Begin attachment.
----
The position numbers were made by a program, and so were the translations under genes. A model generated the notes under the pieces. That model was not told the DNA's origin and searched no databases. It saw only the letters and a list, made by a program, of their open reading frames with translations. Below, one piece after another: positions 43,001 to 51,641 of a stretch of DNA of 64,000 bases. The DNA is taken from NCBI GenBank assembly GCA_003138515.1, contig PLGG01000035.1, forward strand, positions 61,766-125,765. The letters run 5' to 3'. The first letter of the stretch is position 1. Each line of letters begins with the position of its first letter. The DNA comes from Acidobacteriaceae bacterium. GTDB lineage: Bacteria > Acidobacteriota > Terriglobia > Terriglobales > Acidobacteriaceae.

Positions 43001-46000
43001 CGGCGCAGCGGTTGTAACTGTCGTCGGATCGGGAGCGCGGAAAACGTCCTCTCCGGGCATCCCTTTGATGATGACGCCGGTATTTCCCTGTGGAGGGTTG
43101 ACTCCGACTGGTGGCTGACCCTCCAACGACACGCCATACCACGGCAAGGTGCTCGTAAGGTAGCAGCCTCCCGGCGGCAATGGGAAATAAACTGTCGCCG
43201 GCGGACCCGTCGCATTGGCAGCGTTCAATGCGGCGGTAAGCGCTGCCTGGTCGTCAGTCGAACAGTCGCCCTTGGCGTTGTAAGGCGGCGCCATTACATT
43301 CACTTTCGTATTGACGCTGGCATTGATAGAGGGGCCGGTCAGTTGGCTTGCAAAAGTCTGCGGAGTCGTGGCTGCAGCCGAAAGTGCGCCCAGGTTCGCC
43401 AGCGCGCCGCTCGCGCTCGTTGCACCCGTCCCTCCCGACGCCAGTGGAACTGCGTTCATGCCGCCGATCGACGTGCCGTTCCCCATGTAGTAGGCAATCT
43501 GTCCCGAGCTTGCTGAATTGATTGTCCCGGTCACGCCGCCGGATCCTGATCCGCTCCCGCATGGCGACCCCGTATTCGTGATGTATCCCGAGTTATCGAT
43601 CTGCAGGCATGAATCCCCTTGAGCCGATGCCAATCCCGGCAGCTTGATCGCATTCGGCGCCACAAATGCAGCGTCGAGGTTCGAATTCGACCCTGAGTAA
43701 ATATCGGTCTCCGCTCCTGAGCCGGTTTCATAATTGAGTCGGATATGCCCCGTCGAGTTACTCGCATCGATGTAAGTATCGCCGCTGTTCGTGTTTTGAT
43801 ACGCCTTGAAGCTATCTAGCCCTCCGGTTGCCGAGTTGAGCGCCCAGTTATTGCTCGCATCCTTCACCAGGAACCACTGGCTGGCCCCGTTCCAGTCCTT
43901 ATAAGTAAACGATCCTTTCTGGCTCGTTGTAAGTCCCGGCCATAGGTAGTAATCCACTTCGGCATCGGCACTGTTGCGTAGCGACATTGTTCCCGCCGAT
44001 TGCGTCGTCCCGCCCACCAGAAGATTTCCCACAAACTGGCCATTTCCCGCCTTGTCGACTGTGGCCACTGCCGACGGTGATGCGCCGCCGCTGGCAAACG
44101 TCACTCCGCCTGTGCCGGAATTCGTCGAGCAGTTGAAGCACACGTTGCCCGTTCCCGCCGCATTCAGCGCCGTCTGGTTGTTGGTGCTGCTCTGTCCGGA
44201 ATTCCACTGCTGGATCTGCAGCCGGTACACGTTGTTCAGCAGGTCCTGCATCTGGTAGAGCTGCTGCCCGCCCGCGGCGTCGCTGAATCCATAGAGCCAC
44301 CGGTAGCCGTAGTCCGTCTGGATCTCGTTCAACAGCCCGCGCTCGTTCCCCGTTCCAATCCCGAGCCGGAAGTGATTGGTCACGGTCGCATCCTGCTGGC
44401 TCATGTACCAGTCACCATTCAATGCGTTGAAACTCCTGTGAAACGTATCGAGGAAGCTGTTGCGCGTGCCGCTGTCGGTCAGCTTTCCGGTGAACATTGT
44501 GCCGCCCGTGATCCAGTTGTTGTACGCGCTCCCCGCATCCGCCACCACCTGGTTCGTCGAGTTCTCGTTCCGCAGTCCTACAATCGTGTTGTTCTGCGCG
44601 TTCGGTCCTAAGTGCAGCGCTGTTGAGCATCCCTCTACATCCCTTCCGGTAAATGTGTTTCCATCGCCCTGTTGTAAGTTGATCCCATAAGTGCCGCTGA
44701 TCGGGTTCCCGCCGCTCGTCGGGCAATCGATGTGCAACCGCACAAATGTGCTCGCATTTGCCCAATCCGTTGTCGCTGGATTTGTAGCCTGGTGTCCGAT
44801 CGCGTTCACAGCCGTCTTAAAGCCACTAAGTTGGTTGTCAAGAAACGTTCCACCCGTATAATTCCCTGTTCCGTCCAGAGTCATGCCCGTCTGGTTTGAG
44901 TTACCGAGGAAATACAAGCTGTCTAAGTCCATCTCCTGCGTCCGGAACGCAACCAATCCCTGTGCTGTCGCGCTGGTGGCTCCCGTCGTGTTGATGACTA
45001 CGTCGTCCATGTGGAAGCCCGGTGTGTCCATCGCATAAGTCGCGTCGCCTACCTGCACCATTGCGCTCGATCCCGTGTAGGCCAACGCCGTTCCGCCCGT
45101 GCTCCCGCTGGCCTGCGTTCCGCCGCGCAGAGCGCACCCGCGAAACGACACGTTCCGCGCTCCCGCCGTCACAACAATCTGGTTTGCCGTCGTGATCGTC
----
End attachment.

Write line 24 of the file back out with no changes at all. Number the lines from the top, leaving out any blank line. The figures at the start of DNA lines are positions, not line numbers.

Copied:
45101 GCTCCCGCTGGCCTGCGTTCCGCCGCGCAGAGCGCACCCGCGAAACGACACGTTCCGCGCTCCCGCCGTCACAACAATCTGGTTTGCCGTCGTGATCGTC